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4 January 2017

Gender pay gap: the old challenges endure

A blog post from the Resolution Foundation is attracting a lot of attention.

Laura Gardiner
Celebrating progress towards closing the gender pay gap, the Foundation’s Laura Gardiner nonetheless calls attention to the way the gap widens for women in their 30s and early 40s.

The Foundation says the key factor here is that women start having children. The pay gap widens partly because mothers take time out altogether and so lose out on labour market experience. But it’s also connected to the fact that training, progression and promotion are much harder to come by when working part time, which many women with children either choose to do or feel they have to because of high childcare costs. This increase in the gender pay gap isn’t just a short term phenomenon closely linked to childbirth either – it continues for decades. This is where the lifetime earnings penalty that women continue to face really starts to build.

And, despite a headline suggesting the gap is on the brink of being closed, the Foundation’s most recent analysis of data from the Office of National Statistics shows that the generational progress on gender pay shows signs of stalling. The pay gap at age 30 was 21 per cent for baby boomers, then halved to 10 per cent for women in generation X. For millennials age 30 it’s 9 per cent, only a touch lower. The suggestion is that the old challenges associated with having children endure for young women today. So millennial women should still expect to face a significant lifetime earnings penalty compared to their male counterparts.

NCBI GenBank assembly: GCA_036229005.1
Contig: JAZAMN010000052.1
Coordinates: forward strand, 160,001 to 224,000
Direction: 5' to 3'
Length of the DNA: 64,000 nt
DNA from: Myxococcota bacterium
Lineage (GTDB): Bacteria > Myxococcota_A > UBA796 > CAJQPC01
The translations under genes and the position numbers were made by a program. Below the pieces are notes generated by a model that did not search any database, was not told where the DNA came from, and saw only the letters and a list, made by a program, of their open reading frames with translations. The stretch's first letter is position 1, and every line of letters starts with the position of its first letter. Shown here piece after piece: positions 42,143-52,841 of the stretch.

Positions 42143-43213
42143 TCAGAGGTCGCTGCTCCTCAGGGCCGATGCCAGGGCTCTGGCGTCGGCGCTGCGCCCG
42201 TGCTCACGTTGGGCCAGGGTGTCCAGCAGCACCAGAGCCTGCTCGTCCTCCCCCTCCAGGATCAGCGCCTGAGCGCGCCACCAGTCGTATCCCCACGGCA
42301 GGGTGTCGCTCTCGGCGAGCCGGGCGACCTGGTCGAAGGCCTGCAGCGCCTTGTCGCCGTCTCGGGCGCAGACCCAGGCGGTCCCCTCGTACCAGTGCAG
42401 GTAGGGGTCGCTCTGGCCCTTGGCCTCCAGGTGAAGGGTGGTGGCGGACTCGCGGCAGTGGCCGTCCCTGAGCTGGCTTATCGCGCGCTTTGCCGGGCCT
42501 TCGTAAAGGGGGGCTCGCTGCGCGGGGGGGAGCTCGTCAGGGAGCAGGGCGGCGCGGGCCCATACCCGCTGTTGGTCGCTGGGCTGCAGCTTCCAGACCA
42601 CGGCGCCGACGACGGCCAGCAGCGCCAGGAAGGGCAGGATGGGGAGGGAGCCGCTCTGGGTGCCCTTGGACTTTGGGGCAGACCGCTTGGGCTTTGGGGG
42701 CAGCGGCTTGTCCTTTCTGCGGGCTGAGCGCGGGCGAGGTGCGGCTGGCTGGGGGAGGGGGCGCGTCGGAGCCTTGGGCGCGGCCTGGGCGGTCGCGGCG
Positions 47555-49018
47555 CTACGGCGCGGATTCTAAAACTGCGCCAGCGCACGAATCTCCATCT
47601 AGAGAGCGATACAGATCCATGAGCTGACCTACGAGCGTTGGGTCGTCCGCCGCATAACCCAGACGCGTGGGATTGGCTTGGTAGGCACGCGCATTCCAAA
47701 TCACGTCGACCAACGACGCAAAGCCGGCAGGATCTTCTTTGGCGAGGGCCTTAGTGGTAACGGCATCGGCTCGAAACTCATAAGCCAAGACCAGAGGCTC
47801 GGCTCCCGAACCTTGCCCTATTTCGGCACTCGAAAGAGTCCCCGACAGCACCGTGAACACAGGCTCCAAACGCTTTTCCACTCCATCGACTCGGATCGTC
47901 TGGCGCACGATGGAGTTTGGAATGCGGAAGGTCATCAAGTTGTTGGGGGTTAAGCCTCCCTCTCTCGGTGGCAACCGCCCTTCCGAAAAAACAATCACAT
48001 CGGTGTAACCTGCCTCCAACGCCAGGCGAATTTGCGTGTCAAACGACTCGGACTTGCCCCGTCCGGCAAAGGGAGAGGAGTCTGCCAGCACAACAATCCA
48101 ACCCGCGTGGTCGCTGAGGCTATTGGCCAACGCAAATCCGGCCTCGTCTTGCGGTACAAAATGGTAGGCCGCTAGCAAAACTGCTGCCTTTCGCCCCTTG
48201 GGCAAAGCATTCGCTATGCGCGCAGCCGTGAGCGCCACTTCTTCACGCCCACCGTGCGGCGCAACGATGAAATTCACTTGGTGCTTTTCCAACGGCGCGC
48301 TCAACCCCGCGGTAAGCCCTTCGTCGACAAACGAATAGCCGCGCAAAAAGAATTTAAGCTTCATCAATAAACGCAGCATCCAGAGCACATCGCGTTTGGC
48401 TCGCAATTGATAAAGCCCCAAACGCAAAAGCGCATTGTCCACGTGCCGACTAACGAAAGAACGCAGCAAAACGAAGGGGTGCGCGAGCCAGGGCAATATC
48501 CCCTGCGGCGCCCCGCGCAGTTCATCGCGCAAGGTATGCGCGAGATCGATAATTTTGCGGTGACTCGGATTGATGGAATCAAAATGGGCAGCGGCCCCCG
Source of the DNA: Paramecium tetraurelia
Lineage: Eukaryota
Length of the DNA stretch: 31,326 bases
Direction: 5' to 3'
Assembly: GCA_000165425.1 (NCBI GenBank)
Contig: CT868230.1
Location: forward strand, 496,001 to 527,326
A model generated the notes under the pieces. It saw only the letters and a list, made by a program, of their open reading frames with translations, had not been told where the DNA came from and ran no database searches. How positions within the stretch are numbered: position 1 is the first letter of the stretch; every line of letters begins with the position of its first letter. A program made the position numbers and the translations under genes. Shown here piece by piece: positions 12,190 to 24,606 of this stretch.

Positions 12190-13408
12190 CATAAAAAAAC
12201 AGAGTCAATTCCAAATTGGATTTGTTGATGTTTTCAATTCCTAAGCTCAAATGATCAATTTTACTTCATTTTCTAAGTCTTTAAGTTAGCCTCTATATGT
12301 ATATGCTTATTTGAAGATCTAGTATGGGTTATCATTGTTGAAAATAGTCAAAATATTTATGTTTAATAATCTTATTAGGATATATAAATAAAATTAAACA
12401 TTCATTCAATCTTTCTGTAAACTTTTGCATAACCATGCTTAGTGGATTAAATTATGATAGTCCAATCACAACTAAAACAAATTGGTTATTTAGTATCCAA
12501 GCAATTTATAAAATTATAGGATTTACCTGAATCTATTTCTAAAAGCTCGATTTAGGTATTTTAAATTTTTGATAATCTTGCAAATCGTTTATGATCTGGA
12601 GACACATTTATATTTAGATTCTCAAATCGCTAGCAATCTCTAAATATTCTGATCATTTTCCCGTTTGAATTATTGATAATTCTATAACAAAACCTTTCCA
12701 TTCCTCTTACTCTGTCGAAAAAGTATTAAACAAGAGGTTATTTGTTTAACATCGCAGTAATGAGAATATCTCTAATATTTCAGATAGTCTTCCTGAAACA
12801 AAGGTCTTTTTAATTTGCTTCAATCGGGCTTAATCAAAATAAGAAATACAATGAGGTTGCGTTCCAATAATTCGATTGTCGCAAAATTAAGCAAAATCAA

While I welcome the attention being paid to the problem, and the recognition that something needs to be done about the dead-end nature of part-time work, I’d like to see some detailed research into the earnings of mothers, compared not only to those of men, but also to those of women without children. Is it actual motherhood that carries a pay penalty, or is it the expectation of motherhood? If women in their 30s and 40s who are not mothers are experiencing a pay gap, then the pay penalty isn’t down to the fact that women start having children.

You can read Gardiner’s post here.

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